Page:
Immune cells express vitamin D receptors, too. So, immune cells are able to take up vitamin D and transport it to the cell nucleus. (Not) surprisingly, we find a strong correlation between the occurrence of autoimmune diseases and northern regions, where there’s less sun exposure year-round. In contrast, many animal studies suggest that vitamin D blocks the pathogenesis (initiation and progression) of autoimmune diseases. These observations are firmly connected to the actual immunocompetence.

The recognition and killing processes of pathogens depends on a molecular receptor called Toll-like receptor. Receptor binding leads to a dramatically increased expression of vitamin D receptors in immune cells. This regulates the cell entry of vitamin D. As you can see, a key component of a strong (or adequate) immune reaction, is the ability of the immune cell to increase the uptake of vitamin D.

The increased vitamin D uptake in turn leads to the cellular expression of anti-bacterial proteins, for example Cathelicidin. This might sound very scientific, but it simply means that the immune system cannot work efficiently without sufficient vitamin D [1]. Note that I described one aspect. There are many, many ways how vitamin D influences the immune function and the body’s way to deal with pathogen invasions.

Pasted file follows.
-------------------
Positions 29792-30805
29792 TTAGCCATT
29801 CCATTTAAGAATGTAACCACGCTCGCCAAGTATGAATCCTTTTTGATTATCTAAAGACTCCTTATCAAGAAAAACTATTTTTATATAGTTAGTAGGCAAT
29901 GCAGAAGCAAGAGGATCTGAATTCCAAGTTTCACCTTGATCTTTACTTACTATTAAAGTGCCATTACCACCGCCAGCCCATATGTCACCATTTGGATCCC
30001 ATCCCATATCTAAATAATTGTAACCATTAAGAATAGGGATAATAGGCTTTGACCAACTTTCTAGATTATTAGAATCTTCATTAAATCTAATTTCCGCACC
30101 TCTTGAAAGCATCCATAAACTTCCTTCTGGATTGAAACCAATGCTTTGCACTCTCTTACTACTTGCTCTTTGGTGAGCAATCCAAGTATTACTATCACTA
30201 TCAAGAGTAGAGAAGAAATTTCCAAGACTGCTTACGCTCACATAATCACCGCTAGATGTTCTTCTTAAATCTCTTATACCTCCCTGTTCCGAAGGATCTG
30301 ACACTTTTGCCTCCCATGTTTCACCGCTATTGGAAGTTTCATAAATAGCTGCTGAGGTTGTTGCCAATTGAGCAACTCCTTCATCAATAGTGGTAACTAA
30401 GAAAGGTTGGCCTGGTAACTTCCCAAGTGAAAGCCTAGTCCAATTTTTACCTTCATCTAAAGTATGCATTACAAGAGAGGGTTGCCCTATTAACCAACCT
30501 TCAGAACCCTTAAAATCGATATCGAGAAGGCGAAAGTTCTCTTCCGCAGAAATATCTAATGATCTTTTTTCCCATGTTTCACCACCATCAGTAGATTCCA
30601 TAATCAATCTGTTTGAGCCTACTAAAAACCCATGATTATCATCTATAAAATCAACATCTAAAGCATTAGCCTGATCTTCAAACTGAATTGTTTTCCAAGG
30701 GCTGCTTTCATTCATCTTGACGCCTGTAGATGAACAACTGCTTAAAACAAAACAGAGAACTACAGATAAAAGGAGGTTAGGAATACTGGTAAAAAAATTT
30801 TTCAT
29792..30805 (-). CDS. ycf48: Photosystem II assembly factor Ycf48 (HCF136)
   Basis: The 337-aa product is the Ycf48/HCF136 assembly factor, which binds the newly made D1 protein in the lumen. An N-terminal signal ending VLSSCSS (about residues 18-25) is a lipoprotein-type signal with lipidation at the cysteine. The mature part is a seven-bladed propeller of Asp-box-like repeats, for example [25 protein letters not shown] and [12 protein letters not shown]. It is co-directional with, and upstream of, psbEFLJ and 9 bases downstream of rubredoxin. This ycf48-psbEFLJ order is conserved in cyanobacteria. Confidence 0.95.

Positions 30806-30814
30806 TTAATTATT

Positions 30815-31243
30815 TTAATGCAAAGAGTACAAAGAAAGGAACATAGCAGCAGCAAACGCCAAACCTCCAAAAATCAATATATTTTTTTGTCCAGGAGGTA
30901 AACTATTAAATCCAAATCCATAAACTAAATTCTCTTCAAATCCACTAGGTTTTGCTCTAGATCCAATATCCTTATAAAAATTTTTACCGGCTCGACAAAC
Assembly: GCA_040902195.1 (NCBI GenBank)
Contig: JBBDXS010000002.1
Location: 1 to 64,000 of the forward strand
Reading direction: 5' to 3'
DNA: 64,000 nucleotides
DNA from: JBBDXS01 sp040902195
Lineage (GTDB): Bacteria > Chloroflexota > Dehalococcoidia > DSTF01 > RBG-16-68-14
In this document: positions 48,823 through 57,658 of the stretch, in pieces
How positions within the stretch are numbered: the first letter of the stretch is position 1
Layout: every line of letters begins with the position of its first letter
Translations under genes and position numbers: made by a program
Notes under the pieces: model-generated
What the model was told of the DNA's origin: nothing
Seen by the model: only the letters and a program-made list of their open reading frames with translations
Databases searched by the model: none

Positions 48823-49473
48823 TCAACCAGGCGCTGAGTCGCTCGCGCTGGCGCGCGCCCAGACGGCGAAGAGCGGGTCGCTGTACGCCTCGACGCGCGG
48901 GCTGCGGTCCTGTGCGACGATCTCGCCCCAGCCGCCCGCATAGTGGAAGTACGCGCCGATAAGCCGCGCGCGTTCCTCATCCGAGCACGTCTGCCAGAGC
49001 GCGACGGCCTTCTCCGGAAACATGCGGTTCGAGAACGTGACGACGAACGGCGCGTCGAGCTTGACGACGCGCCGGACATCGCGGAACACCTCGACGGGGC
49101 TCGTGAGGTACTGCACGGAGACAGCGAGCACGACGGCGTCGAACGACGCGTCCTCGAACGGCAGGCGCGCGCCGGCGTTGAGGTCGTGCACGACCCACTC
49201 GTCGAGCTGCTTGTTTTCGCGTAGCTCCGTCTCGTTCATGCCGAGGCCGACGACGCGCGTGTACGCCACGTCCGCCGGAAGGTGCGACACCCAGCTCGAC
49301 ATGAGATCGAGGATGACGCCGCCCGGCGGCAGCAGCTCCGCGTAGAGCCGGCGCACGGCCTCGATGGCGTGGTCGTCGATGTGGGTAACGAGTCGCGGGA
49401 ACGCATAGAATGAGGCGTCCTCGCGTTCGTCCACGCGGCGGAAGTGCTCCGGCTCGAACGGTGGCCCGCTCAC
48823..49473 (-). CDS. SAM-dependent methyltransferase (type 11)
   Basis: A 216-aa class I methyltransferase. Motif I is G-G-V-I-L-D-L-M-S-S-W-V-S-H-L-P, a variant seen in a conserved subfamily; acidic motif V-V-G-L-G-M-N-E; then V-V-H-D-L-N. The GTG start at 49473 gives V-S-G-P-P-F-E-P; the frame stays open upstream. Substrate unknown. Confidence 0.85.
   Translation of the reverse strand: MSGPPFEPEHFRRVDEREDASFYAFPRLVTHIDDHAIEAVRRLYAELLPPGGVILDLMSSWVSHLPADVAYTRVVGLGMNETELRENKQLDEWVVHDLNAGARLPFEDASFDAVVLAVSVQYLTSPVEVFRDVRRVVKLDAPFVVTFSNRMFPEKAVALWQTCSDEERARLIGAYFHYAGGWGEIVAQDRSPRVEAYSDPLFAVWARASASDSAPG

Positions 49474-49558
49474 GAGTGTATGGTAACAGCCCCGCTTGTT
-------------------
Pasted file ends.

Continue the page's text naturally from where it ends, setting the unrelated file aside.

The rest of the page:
Is vitamin D an Ergogenic Aid?

Strength increases in relation to the training months. As you can see, there’s a strong correlation between strength increases and late summer months and a strong negative correlation between strength increases and winter months in the context of average strength increases per day.